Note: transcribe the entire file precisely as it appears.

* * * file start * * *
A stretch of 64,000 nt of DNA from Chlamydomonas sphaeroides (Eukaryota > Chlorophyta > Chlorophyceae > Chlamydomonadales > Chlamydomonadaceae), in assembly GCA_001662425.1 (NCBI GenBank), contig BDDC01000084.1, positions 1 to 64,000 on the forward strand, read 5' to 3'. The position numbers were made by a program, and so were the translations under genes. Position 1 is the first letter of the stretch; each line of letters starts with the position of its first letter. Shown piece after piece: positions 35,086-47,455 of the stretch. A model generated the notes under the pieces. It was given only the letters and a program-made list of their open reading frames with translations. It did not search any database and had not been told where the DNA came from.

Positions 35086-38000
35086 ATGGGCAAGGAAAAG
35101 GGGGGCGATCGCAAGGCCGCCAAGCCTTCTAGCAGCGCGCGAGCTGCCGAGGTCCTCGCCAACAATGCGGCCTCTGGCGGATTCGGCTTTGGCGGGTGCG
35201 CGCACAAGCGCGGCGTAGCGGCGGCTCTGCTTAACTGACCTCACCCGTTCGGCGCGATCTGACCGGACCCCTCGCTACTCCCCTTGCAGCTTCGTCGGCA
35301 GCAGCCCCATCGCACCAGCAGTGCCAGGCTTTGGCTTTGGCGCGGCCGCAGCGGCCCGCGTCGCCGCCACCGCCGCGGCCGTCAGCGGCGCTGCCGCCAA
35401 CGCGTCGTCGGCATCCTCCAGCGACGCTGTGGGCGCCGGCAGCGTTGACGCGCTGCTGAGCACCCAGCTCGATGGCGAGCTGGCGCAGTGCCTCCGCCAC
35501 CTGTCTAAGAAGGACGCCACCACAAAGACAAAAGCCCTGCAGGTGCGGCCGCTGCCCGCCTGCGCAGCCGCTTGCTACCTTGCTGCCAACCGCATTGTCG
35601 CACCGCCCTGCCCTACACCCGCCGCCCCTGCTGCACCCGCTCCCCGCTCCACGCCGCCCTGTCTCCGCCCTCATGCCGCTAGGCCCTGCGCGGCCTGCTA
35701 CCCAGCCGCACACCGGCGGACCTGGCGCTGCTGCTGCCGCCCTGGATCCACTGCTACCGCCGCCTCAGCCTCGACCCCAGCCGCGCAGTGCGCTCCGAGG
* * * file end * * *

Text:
A stretch of 64,000 nt of DNA from Chlamydomonas sphaeroides (Eukaryota > Chlorophyta > Chlorophyceae > Chlamydomonadales > Chlamydomonadaceae), in assembly GCA_001662425.1 (NCBI GenBank), contig BDDC01000084.1, positions 1 to 64,000 on the forward strand, read 5' to 3'. The position numbers were made by a program, and so were the translations under genes. Position 1 is the first letter of the stretch; each line of letters starts with the position of its first letter. Shown piece after piece: positions 35,086-47,455 of the stretch. A model generated the notes under the pieces. It was given only the letters and a program-made list of their open reading frames with translations. It did not search any database and had not been told where the DNA came from.

Positions 35086-38000
35086 ATGGGCAAGGAAAAG
35101 GGGGGCGATCGCAAGGCCGCCAAGCCTTCTAGCAGCGCGCGAGCTGCCGAGGTCCTCGCCAACAATGCGGCCTCTGGCGGATTCGGCTTTGGCGGGTGCG
35201 CGCACAAGCGCGGCGTAGCGGCGGCTCTGCTTAACTGACCTCACCCGTTCGGCGCGATCTGACCGGACCCCTCGCTACTCCCCTTGCAGCTTCGTCGGCA
35301 GCAGCCCCATCGCACCAGCAGTGCCAGGCTTTGGCTTTGGCGCGGCCGCAGCGGCCCGCGTCGCCGCCACCGCCGCGGCCGTCAGCGGCGCTGCCGCCAA
35401 CGCGTCGTCGGCATCCTCCAGCGACGCTGTGGGCGCCGGCAGCGTTGACGCGCTGCTGAGCACCCAGCTCGATGGCGAGCTGGCGCAGTGCCTCCGCCAC
35501 CTGTCTAAGAAGGACGCCACCACAAAGACAAAAGCCCTGCAGGTGCGGCCGCTGCCCGCCTGCGCAGCCGCTTGCTACCTTGCTGCCAACCGCATTGTCG
35601 CACCGCCCTGCCCTACACCCGCCGCCCCTGCTGCACCCGCTCCCCGCTCCACGCCGCCCTGTCTCCGCCCTCATGCCGCTAGGCCCTGCGCGGCCTGCTA
35701 CCCAGCCGCACACCGGCGGACCTGGCGCTGCTGCTGCCGCCCTGGATCCACTGCTACCGCCGCCTCAGCCTCGACCCCAGCCGCGCAGTGCGCTCCGAGG